How to make your daughter cry in your arms
A new study of parents shows that even when their kids cry, parents often don’t get it.
But there are a few tips that you can use to ease the pain, researchers say.
One is to make sure your daughter’s tears don’t go away after you hug her, which is also called “emotional support.”
It can help to put your arm around her or put your arms around your chest and let her cry.
It’s important that she isn’t in a panic, said lead author Jessica E. Hahn, a doctoral candidate in psychology at the University of Pennsylvania.
“The way we have to be with our kids is by making them feel safe and secure and protected,” she said.
Another tip: Don’t give in to your daughter if she’s in a stressful situation.
This is especially true for kids whose first or second grade teacher or caregiver is a parent.
That’s because if the caregiver was a parent, that parent may have a tendency to react negatively to her or his child, the researchers wrote in the study.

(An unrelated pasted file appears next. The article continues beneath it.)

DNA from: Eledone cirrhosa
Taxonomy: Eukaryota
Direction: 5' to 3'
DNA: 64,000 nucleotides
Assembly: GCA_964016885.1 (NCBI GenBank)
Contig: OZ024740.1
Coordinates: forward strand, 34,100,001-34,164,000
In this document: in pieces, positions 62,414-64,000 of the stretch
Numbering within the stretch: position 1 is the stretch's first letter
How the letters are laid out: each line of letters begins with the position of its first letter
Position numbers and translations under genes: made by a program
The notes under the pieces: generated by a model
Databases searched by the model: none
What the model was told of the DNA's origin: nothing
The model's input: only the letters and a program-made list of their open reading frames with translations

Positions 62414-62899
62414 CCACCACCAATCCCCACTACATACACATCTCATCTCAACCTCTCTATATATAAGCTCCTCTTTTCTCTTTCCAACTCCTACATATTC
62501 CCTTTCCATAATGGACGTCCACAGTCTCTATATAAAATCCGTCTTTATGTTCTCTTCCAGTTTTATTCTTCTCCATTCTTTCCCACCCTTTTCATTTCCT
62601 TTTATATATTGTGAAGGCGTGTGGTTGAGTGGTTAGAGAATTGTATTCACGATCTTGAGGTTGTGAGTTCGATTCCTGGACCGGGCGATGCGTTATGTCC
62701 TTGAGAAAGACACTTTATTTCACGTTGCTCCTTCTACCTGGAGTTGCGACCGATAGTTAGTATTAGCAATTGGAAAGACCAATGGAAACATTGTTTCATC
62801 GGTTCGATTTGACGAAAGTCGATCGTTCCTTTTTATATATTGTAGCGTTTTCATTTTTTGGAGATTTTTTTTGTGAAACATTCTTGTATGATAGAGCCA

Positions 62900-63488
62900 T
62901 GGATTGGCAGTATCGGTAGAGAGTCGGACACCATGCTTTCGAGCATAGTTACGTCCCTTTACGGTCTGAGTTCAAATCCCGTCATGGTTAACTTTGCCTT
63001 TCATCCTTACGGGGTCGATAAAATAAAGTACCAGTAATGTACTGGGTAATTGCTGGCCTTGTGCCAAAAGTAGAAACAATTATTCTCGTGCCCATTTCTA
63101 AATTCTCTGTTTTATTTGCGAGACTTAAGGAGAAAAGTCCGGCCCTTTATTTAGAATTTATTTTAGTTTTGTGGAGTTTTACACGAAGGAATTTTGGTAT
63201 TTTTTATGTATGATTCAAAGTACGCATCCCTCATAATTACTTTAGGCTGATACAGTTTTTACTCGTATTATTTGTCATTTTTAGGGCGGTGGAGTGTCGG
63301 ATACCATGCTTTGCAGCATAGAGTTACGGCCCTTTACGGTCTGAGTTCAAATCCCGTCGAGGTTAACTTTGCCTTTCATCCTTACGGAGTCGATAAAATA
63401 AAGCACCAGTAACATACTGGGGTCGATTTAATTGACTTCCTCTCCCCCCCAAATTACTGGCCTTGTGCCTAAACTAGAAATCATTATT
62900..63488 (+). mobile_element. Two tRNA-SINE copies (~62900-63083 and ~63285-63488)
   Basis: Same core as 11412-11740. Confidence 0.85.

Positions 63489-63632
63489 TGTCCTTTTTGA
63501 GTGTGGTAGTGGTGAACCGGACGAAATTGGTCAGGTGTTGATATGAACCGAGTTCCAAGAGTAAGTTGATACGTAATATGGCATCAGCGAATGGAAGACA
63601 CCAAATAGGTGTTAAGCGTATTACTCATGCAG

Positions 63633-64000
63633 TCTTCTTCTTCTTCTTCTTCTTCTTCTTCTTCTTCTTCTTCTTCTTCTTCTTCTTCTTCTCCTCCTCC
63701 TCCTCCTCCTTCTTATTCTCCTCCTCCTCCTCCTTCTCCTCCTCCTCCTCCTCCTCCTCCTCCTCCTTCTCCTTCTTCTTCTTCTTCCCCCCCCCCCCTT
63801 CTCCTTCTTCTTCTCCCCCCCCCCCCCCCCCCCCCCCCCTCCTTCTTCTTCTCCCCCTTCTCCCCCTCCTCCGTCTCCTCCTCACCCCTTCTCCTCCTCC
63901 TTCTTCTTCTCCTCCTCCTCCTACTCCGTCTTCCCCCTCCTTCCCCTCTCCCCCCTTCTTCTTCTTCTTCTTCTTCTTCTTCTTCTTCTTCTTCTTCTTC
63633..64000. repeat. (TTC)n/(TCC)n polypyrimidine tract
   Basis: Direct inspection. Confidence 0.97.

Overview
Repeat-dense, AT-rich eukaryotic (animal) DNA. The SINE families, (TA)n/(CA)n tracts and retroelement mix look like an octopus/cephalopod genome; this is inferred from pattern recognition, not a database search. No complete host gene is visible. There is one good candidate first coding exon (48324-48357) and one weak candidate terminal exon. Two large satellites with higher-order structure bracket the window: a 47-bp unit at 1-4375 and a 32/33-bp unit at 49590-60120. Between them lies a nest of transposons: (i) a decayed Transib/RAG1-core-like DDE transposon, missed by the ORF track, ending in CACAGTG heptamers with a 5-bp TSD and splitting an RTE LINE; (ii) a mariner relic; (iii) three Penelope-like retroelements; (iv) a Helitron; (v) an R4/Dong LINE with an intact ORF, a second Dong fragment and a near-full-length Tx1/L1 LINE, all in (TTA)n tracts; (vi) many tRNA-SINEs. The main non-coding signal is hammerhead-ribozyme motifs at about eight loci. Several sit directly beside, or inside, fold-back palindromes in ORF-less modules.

If your child cries, ask them to tell you what happened.
Ask them to repeat the message.
The study was published online in the Journal of Research in Personality.
More tips: If you have a toddler or young child, it’s important to use a safety net.
When you’re home, make sure the child has a crib or bed and that the child is at least 5 feet away from a child or family member, so that they can cry.
Get a new book on how to help your child cry.
If your kid cries at the dinner table, it may be best to let her stay at home and listen to the story instead of taking her outside to be hugged, Hahn said.
You can also try to find out what happened to her when she cried and get her to come back to you.
In the meantime, she said, you should do your best to make her feel safe.
And if you feel you’re struggling, talk to your child about it.
She may be able to relate to you, she can help you figure out what to do to make it better, and she may also be able make the situation better for you.